This profile is part of an ongoing series of narratives focused on men and women who have been killed by the police. It is an attempt to counteract media bias, which often vilifies these men, women, boys and girls. These stories have been captured through the voices of the victims’ family members. I have been fortunate to meet the families through my activism in the Black Lives Matter movement and through work in various organizations.
“Growing up, my sister was my idol. If my sister got a whipping, I wanted to get a whipping too. If my sister ran away, I’m going to run away too. That’s how much I love my older sister, Sylvia,” Hertencia Peterson says of Sylvia Palmer, her older sister whose son, Akai Gurley, was killed by NYPD officer, Peter Liang on November 20, 2014. Gurley had just turned 28 eight days prior to his death.
Peterson has been incredibly active in the Black Lives Matter movement since Gurley’s death, and doesn’t plan on stopping until she receives justice for her beloved nephew.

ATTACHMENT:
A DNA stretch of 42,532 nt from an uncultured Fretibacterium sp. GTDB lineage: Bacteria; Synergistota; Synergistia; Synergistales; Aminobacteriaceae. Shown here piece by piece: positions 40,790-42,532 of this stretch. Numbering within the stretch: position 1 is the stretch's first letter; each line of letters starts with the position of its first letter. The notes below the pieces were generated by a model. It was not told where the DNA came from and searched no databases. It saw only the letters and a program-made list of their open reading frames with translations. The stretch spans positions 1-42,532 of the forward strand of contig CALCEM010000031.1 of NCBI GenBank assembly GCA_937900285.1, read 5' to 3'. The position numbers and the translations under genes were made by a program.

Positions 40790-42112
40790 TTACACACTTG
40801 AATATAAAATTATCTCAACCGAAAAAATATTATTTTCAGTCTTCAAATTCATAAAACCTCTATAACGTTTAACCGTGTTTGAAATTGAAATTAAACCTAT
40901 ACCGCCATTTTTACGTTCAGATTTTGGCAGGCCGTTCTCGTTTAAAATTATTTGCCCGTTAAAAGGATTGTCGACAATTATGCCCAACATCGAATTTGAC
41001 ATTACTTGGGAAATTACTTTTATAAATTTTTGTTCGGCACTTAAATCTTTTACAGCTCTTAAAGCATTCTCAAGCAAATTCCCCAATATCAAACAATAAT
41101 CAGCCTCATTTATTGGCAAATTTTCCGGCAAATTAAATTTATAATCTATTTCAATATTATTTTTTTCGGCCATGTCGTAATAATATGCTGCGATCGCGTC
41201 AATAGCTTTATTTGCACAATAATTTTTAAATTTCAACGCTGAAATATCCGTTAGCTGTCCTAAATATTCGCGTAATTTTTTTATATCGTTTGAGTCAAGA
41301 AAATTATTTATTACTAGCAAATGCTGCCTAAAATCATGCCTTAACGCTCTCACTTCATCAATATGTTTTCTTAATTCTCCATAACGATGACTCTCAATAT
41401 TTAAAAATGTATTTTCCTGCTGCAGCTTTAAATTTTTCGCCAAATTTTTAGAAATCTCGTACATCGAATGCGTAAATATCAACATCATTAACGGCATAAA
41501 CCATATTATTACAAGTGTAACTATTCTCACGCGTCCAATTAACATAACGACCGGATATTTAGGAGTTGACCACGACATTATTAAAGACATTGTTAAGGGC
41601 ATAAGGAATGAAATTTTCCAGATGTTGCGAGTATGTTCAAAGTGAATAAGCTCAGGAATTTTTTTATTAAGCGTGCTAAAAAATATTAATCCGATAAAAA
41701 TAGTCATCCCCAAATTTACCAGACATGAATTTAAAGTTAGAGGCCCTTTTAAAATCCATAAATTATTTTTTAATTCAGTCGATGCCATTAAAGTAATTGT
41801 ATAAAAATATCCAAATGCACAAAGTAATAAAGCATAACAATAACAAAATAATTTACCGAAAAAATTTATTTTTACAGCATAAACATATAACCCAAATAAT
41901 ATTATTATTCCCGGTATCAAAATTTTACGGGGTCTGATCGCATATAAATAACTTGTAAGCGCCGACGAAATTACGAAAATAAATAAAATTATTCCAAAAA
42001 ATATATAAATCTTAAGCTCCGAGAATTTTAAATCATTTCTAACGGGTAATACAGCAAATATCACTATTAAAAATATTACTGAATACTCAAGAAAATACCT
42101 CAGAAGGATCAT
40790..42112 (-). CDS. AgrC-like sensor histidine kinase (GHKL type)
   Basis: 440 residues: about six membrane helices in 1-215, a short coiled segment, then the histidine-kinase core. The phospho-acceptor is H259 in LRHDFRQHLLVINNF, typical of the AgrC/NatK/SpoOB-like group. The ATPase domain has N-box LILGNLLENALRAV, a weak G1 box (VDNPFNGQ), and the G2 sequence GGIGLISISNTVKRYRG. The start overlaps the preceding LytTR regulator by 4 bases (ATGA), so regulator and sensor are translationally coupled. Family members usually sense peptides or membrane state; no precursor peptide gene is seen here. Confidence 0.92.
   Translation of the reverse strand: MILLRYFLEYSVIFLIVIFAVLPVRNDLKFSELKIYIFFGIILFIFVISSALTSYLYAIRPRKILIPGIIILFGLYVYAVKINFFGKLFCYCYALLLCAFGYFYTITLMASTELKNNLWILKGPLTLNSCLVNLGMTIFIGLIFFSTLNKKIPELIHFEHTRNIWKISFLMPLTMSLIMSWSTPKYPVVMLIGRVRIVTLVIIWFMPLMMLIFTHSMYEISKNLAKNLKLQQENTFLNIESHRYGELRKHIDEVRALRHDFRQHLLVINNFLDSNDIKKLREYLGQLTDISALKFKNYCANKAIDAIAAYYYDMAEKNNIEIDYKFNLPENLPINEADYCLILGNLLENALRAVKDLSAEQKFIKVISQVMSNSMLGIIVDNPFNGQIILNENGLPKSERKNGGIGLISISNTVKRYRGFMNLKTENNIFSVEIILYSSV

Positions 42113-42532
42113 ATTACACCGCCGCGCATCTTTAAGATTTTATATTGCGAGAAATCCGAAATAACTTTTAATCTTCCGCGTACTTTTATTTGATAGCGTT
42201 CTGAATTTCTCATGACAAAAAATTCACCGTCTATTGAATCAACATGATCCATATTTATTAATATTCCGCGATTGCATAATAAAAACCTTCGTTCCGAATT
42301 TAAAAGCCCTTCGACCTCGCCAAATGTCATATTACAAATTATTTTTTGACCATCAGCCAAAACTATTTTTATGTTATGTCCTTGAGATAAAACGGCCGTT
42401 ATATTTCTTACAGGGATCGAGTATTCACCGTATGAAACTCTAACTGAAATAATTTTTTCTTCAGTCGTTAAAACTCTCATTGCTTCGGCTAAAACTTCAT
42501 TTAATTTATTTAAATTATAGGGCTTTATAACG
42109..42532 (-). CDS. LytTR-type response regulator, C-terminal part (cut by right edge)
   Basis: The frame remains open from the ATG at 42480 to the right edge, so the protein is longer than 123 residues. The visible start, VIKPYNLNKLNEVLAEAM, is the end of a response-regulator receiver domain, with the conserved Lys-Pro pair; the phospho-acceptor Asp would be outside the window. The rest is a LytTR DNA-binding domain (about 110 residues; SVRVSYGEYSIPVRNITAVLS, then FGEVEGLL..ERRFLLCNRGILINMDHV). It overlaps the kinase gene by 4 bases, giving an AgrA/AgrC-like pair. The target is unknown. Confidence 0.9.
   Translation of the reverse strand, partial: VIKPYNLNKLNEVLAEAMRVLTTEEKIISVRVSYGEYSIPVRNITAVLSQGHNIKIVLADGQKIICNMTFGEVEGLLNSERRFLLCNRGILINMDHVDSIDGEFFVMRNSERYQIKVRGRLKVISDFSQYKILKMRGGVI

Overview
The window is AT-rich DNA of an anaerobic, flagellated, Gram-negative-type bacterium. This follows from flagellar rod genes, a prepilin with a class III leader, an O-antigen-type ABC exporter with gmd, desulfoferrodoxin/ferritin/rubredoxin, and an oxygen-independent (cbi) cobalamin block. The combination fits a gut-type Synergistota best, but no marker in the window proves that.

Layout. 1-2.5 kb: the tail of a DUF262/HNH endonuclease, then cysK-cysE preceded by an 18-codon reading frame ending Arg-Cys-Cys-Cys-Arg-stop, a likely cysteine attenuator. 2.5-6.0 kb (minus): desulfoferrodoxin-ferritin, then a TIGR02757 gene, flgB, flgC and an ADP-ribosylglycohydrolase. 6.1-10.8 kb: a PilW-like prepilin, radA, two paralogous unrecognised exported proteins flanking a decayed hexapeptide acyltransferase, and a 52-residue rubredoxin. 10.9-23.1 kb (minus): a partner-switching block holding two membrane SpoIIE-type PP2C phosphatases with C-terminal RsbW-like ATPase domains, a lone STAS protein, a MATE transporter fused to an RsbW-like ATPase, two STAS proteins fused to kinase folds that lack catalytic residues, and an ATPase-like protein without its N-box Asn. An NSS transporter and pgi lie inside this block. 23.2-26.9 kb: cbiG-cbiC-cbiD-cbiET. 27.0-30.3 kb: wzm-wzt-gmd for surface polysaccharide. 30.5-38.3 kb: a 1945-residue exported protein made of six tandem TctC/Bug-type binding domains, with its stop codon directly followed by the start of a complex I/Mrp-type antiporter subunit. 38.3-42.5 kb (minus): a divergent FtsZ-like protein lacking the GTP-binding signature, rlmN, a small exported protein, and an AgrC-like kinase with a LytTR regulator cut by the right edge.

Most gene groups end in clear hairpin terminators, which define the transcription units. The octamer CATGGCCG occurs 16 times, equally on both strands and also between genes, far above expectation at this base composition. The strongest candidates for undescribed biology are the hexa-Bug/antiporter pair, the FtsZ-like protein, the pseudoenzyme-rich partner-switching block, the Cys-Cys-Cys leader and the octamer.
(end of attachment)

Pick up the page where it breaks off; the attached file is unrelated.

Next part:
“Akai was loving,” Peterson says. “Akai had a smile like it wouldn’t let anything bother him. If he sees people arguing or fighting, he would try to be the peacemaker. That’s the type of person Akai was.”
Gurley was a baby when he moved to the Bronx with his family from St. Thomas. He spent his early years growing up in the Bronx, where he would see Peterson and her family frequently.
“My sister and I would alternate, my sister would cook dinner, you know, a family thing,” says Peterson, who was living in Brooklyn at the time. “She has her family, and I have my family, but we were there.”
Gurley and his siblings moved to Florida when he was a child, and he grew up there, because his mother wanted him to have a peaceful childhood. Gurley’s biological father was not in his life, but his stepfather raised him with his mother as if he were his own son.
“New York is not the place to raise children…especially young boys. Sylvia figured it was better to be out of the city,” Peterson says. “Akai had a loving childhood. He was a young entrepreneur,” Peterson laughs. “He would cut the neighbor’s yard, have a lemonade stand, like a normal kid.”